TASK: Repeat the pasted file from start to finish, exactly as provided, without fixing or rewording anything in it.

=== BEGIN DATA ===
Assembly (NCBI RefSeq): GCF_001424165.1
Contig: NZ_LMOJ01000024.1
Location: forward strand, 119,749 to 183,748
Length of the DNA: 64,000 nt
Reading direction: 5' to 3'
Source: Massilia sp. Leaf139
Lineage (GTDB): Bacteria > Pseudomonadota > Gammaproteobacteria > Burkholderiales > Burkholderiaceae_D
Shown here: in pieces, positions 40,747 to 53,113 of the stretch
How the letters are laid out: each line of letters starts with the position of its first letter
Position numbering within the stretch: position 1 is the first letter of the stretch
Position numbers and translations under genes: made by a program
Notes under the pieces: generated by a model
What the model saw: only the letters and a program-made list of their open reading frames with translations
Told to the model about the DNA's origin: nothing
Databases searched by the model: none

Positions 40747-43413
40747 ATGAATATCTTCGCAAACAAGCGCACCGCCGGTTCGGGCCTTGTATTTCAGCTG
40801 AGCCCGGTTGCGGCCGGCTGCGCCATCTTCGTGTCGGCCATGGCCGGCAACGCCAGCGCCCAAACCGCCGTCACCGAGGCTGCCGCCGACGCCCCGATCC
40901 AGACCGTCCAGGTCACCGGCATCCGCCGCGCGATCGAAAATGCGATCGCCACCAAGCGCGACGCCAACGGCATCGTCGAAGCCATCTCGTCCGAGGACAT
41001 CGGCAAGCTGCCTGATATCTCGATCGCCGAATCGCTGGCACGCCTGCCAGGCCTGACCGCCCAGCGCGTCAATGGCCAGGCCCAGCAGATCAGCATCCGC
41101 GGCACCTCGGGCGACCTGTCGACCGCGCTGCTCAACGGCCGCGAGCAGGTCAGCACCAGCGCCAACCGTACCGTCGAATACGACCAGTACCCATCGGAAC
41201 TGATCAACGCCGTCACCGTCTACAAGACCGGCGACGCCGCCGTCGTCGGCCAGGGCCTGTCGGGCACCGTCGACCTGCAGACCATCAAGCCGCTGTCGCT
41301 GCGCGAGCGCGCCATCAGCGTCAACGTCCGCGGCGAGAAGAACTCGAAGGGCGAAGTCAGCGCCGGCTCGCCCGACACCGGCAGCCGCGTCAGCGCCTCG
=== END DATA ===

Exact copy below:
Assembly (NCBI RefSeq): GCF_001424165.1
Contig: NZ_LMOJ01000024.1
Location: forward strand, 119,749 to 183,748
Length of the DNA: 64,000 nt
Reading direction: 5' to 3'
Source: Massilia sp. Leaf139
Lineage (GTDB): Bacteria > Pseudomonadota > Gammaproteobacteria > Burkholderiales > Burkholderiaceae_D
Shown here: in pieces, positions 40,747 to 53,113 of the stretch
How the letters are laid out: each line of letters starts with the position of its first letter
Position numbering within the stretch: position 1 is the first letter of the stretch
Position numbers and translations under genes: made by a program
Notes under the pieces: generated by a model
What the model saw: only the letters and a program-made list of their open reading frames with translations
Told to the model about the DNA's origin: nothing
Databases searched by the model: none

Positions 40747-43413
40747 ATGAATATCTTCGCAAACAAGCGCACCGCCGGTTCGGGCCTTGTATTTCAGCTG
40801 AGCCCGGTTGCGGCCGGCTGCGCCATCTTCGTGTCGGCCATGGCCGGCAACGCCAGCGCCCAAACCGCCGTCACCGAGGCTGCCGCCGACGCCCCGATCC
40901 AGACCGTCCAGGTCACCGGCATCCGCCGCGCGATCGAAAATGCGATCGCCACCAAGCGCGACGCCAACGGCATCGTCGAAGCCATCTCGTCCGAGGACAT
41001 CGGCAAGCTGCCTGATATCTCGATCGCCGAATCGCTGGCACGCCTGCCAGGCCTGACCGCCCAGCGCGTCAATGGCCAGGCCCAGCAGATCAGCATCCGC
41101 GGCACCTCGGGCGACCTGTCGACCGCGCTGCTCAACGGCCGCGAGCAGGTCAGCACCAGCGCCAACCGTACCGTCGAATACGACCAGTACCCATCGGAAC
41201 TGATCAACGCCGTCACCGTCTACAAGACCGGCGACGCCGCCGTCGTCGGCCAGGGCCTGTCGGGCACCGTCGACCTGCAGACCATCAAGCCGCTGTCGCT
41301 GCGCGAGCGCGCCATCAGCGTCAACGTCCGCGGCGAGAAGAACTCGAAGGGCGAAGTCAGCGCCGGCTCGCCCGACACCGGCAGCCGCGTCAGCGCCTCG